it was great right up until the moment i washed it.
now it sucks.
it went just like the others. but this time i mixed up all new dyes, following the actual instructions for ratio of dye to urea to water to salt to soda ash.
circling clockwise from bottom left, there’s a big jar of warm water and urea waiting to be stirred. there’s the bag of urea pellets next, some empty jars for the various dye mixes, my dharma catalog open to the recipes page, then a jar of calgon to make the water softer, then an empty baggie (whatever) and a 1/8 cup measure (1 oz.) full of urea pellets. this mixture is what i diluted all my dyes with. it’s supposed to keep the dye wet longer, and the make the flow better.
the first thing i did was to take my original sari-length design on 6 yards of cotton muslin, lay it out on my worktable, which is 7 feet long (an old door), and scrunch it up until the 18 feet was down to 6. it took a lot of folding and scrunching, but it finally fit.
this length of muslin is a good deal narrower than the original version, so i had much less room between the dragon’s body and the border. i had to sacrifice all the cool curlicue smoke, but oh well.
here’s the drawing in charcoal. and actually i think i’ve finished putting in all the resist lines, too. you can barely see the scales inside his body.
but in the picture below you can see a problem. the resist i’m using for the scales is sugar syrup. unfortunately, i’ve put it in a bottle with a wide opening, and used a bunch of force laying down my lines, and the syrup has run, and all the lines are big gumby sloppy things, and many of the lines have run together and pooled into a big mass of sugar syrup.
and this is bad because?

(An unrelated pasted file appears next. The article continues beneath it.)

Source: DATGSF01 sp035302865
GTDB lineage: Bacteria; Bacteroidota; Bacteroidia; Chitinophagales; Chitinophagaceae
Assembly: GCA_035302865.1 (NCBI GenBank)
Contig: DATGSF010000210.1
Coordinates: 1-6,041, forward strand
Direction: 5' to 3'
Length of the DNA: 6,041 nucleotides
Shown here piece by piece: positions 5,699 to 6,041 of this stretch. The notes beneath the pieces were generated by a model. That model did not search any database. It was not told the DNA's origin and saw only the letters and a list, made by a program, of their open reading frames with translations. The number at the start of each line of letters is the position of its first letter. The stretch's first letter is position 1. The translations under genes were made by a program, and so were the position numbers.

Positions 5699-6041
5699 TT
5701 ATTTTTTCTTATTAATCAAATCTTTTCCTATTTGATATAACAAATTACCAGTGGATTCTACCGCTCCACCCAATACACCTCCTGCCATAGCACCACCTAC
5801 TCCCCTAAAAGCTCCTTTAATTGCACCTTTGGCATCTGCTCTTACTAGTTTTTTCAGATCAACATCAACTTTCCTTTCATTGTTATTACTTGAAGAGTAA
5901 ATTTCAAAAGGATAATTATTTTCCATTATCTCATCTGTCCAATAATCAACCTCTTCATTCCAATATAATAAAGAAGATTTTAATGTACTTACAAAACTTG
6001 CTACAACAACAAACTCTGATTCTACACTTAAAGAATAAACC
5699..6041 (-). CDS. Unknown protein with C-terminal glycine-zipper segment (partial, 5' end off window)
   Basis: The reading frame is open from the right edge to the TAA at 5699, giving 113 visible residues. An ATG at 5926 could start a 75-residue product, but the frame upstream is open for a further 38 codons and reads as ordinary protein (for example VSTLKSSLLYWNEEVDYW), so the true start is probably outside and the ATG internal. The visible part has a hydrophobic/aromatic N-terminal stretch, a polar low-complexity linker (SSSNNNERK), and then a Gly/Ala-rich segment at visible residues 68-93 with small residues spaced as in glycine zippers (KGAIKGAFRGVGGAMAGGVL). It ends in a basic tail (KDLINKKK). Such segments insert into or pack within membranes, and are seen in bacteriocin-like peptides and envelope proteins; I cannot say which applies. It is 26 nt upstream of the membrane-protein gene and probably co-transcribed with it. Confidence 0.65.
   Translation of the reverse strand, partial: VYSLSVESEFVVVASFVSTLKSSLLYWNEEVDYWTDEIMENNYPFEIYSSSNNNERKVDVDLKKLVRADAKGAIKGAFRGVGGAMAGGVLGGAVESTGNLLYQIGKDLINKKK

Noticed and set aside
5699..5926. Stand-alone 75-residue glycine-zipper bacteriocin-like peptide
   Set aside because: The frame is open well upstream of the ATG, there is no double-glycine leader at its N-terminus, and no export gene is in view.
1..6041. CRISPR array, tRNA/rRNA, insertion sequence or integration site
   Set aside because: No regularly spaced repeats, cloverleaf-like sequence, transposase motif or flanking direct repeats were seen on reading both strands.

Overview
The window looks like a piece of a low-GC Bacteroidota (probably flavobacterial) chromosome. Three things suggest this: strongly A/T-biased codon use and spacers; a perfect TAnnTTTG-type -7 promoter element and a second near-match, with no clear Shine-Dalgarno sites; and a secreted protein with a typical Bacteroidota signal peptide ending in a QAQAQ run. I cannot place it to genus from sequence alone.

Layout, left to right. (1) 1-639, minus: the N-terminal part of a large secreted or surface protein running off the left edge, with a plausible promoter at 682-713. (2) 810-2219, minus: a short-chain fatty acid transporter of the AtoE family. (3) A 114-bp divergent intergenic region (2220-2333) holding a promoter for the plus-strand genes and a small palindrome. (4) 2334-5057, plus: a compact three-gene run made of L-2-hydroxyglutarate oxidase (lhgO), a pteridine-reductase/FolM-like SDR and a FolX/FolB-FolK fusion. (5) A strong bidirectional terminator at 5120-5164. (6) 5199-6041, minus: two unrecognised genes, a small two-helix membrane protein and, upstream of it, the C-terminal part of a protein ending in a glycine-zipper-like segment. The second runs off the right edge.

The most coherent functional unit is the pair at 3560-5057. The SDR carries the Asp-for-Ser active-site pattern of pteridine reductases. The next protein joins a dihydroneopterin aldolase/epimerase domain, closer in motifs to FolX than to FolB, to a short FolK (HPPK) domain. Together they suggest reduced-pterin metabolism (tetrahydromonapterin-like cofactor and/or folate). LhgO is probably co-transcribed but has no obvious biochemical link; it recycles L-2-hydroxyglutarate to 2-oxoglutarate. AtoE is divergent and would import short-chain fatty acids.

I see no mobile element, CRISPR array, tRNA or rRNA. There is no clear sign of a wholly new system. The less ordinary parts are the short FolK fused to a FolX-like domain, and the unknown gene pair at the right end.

it’s bad because all those blobs of syrup are not going to take the dye, and will appear as white areas when it’s all said and done.
here is the whole body, just the scales, right before i hit it with clear water and dissolve the sugar syrup resist so that the whole thing will run. you can’t see a problem at this stage. you have to proceed on faith.
first examine the scales. i have put water on them, and let them dry, and you can see where they’ve run all over themselves, and also bled out, especially around the legs.
when i had dried the scales under a fan, i went in with a red purple (8 droppers of red, 6 drops of blue) and got all the spine (but i’m only halfway thru here) and then went in with a golden orange (8 droppers of yellow and 6 drops of red).
and here’s what it looks like before i douse everything but the scales in fresh water.
and right after dousing the whole thing with water (except the scale and the teeth). it was a large brush, and i slopped water on it, starting with the crest and working into the white, starting with the green and working toward the blue. you can see the water underneath the cloth by the heaviness of te wrinkles. and you can see everything starting to bleed. notice the difference between the color of the lips and the crest. the lips are straight magenta, and the crest has a tiny bit of blue.
i had laid the cloth out on plastic from the beginning. i wanted to try to keep the dye wet as i was putting it all on (trying to keep it damp in 90+ degree temperatures is impossible, even with the fan off and me dripping sweat onto my work.
this is what happens when you have to lay your work over an edge and let it hang off the table. it drops. the purple’s flooding the blue, the red of the scales is dripping across the green, everything goes on the floor and has to be mopped up before it stains the varnish on the wood. and i still maintain you can tell it’s wet by looking at how translucent the white part is. you can see the overlapping plastic underneath.